China

Jimmy Lai: Hong Kong media tycoon held amid sweep of arrests

Media playback is unsupported on your device
Media captionHong Kong arrests media tycoon Jimmy Lai

The Hong Kong business tycoon Jimmy Lai has been arrested along with other pro-democracy and media figures, raising fears of a broad crackdown by China.

Mr Lai's Apple Daily newspaper offices were raided on Monday over allegations of collusion with foreign forces.

His case is the most high-profile arrest so far under a controversial security law imposed by China in June.

Mr Lai has been a prominent pro-democracy voice and a supporter of protests that erupted last year.

In February the 71-year-old, who also holds UK citizenship, was charged with illegal assembly and intimidation. He was granted police bail.

Chinese state media outlet the Global Times on Monday described Mr Lai as "riot supporter" and his publications as having been "instigating hatred, spreading rumours and smearing Hong Kong authorities and the mainland for years".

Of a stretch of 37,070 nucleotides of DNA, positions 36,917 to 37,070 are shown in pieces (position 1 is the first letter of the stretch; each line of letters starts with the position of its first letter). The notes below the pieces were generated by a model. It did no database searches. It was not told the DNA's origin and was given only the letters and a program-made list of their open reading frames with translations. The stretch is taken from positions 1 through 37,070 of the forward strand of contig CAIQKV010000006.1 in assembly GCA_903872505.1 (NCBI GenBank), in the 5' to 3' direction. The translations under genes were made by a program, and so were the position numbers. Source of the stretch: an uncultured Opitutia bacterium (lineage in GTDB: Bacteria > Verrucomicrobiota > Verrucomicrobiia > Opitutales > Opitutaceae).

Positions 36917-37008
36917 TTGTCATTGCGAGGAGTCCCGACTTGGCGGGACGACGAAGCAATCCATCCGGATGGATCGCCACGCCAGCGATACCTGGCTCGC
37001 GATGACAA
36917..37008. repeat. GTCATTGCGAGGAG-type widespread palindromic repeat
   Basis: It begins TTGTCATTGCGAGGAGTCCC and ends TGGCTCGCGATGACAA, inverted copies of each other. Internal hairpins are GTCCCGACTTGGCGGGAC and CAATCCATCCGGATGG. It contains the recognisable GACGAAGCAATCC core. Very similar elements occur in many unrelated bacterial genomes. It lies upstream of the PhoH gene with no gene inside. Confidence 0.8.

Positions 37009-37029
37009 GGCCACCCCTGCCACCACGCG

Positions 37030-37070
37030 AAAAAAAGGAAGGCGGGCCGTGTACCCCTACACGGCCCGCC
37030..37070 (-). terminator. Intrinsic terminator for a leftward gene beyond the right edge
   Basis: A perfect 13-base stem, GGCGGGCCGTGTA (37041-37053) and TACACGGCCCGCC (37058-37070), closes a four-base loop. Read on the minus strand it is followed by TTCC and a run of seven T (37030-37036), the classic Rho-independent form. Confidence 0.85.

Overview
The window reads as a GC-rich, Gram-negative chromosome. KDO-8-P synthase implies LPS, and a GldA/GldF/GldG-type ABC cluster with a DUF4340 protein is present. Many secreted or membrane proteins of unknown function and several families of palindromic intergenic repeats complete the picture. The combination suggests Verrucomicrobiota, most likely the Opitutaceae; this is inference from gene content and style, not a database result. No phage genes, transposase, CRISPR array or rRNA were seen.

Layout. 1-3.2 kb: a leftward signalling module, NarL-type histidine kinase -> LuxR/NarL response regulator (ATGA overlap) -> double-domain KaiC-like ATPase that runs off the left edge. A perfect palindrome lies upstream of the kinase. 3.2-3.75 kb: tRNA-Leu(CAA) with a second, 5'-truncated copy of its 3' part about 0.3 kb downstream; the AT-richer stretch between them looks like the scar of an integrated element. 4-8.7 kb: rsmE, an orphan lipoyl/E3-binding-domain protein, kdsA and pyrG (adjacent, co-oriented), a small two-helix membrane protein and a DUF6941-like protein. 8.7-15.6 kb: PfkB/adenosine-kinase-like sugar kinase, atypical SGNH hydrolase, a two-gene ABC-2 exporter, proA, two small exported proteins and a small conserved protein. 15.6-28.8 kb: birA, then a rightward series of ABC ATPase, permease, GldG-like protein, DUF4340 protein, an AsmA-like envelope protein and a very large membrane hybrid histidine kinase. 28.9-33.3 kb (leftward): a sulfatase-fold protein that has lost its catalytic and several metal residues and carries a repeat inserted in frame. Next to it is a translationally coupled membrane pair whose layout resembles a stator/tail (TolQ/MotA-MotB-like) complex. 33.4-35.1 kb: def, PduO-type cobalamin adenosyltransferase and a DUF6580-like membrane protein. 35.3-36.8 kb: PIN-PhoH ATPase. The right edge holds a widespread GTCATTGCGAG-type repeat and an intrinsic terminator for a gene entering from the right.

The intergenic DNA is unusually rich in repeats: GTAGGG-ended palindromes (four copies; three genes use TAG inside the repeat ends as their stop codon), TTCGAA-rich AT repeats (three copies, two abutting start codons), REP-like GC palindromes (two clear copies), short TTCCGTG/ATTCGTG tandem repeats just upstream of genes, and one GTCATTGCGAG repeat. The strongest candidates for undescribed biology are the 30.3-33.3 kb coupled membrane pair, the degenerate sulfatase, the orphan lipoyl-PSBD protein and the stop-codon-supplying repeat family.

Scores of police were seen entering the offices Apple Daily and Mr Lai was led through the offices in handcuffs. According to the Global Times, two of his sons as well as two senior executives of Next Digital, a media company founded by Mr Lai, were also arrested.

Hong Kong police confirmed that they had arrested 10 people - nine men and one woman - aged between 23 and 72.

Reports said that police gathered hours later on Monday at the house of prominent pro-democracy activist Agnes Chow. Fellow activist Nathan Law wrote in a post on Twitter that Ms Chow had been arrested.

"Agnes Chow is arrested under National Security Law and we are still acquiring information about the content of the arrests. Horrible day," he wrote.